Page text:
Two Assumptions of Scripture

I said a line in a conversation about baptism with a man when he and I were debating. He argued, “If it were that important he would have mentioned it in every book in the New Testament.” I responded by saying, “You must understand, some books of the New Testament are written to people who want to know God and others are written to people who want to know God more.”

Those words have replayed in my brain repeatedly through the years, and I believe them now more than ever. There are two underlying assumptions in the New Testament, if not the entire Bible. The words written in our scripture are for two groups of people.

1. For those who want to know God. There is this fundamental understanding that what is written on the pages of the New Testament is for people who have a spiritual desire. The words are not recorded to convince you that God exists. They assume that if you pick up the Bible, you have some desire to know the God found in those pages.

2. For those who want to know God more. Many of the letters Paul wrote that are found in our New Testament were written to Churches who already had a relationship with Jesus. Paul wanted them to live with a deeper level of commitment to their Lord and Savior. They are not introductory works of faith, but next steps for the believer.

These two pieces of information are important to understand. If you pick up the Bible and read it, there will be little value if you have no desire to know God or know him more. Sermons, lessons, small groups, and all forms of teaching about the Bible will have little effect if you do not want to know God or know him more.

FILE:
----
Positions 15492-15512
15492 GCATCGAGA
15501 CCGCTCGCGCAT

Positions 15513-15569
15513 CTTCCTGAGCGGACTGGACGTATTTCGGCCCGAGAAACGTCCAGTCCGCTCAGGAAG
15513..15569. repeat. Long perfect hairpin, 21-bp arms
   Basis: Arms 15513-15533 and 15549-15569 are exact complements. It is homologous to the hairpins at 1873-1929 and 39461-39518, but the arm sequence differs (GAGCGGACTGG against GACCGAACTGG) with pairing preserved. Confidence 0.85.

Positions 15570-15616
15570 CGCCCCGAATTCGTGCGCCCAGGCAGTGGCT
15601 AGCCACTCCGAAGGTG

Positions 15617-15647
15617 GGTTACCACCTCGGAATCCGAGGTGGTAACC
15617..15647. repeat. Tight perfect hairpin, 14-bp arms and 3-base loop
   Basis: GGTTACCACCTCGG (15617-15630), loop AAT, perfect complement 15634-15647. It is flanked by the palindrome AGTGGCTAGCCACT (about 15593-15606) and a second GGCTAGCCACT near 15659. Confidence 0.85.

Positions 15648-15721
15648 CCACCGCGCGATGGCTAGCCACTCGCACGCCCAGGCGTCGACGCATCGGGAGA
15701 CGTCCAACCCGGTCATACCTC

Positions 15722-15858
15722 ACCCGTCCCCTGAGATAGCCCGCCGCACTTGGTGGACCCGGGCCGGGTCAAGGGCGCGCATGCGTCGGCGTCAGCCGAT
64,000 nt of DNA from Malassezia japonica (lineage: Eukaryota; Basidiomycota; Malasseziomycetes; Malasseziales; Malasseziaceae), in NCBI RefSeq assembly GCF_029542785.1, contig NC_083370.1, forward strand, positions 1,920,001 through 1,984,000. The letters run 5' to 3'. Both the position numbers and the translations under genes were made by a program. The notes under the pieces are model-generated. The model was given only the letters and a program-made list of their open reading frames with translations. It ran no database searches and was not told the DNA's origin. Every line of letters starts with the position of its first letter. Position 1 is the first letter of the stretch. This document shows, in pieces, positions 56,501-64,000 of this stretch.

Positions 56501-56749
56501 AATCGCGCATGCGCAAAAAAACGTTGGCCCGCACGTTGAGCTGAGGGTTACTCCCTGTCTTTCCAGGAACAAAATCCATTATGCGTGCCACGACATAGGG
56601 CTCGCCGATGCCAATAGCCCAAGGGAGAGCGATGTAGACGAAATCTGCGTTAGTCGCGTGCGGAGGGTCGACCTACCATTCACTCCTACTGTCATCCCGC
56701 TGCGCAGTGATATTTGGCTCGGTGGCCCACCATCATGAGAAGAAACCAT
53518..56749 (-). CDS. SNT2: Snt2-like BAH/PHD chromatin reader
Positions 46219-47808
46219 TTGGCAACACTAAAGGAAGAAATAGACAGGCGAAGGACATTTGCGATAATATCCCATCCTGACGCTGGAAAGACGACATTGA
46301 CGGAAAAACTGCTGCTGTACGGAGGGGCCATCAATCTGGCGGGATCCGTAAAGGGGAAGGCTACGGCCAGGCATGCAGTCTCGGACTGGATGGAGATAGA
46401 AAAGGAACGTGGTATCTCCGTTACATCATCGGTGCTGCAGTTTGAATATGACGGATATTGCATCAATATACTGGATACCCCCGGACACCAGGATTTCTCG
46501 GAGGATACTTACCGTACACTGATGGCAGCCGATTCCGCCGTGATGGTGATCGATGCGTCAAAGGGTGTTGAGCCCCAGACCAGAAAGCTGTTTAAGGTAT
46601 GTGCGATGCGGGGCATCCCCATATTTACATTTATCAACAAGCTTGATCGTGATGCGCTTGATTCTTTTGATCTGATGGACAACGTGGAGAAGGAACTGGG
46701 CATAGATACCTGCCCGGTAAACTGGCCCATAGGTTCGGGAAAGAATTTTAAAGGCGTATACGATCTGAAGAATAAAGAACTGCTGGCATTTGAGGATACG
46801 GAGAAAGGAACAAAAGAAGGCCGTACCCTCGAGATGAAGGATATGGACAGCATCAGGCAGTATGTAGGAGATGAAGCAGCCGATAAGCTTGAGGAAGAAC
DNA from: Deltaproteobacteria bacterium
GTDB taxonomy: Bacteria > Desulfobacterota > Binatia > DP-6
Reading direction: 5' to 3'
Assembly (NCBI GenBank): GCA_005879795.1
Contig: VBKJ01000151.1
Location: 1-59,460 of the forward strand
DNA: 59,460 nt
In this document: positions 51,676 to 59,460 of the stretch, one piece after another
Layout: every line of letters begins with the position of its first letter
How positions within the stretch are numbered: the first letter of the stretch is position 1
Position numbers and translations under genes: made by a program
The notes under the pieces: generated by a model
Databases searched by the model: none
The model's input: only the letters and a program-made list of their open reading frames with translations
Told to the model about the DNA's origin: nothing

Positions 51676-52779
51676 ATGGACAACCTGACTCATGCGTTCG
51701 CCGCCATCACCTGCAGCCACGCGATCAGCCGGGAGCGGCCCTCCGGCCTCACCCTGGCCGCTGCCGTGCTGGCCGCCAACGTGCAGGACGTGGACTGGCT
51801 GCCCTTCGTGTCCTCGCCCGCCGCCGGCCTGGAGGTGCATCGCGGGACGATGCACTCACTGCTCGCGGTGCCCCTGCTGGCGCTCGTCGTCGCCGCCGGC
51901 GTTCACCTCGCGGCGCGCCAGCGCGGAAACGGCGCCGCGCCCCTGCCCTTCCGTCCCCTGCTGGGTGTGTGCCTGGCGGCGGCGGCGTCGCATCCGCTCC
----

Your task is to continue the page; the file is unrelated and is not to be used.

This collection of books is not the place to find passages that confirm what you already believe. Generally, they will challenge you in your thinking about God, yourself and others. Scripture is not a nice bunch of stories to teach moral lessons. The New Testament is the place where we read about God and his work in the world. We absorb the truth, not for the sake of knowledge, but to transform us into the image of Jesus.

My encouragement to you is two-fold. If you want to know God, then I challenge you to read the New Testament. Start with a Gospel account and then the book of Acts before moving to a letter from Paul. Also, if you are already a believer and you want to know God more, then read the scripture. Pick any book of the New Testament, especially the letters, and learn. Finally, if you have no inclination toward the Holy, just ignore your Bible. It will make no sense to you anyway.

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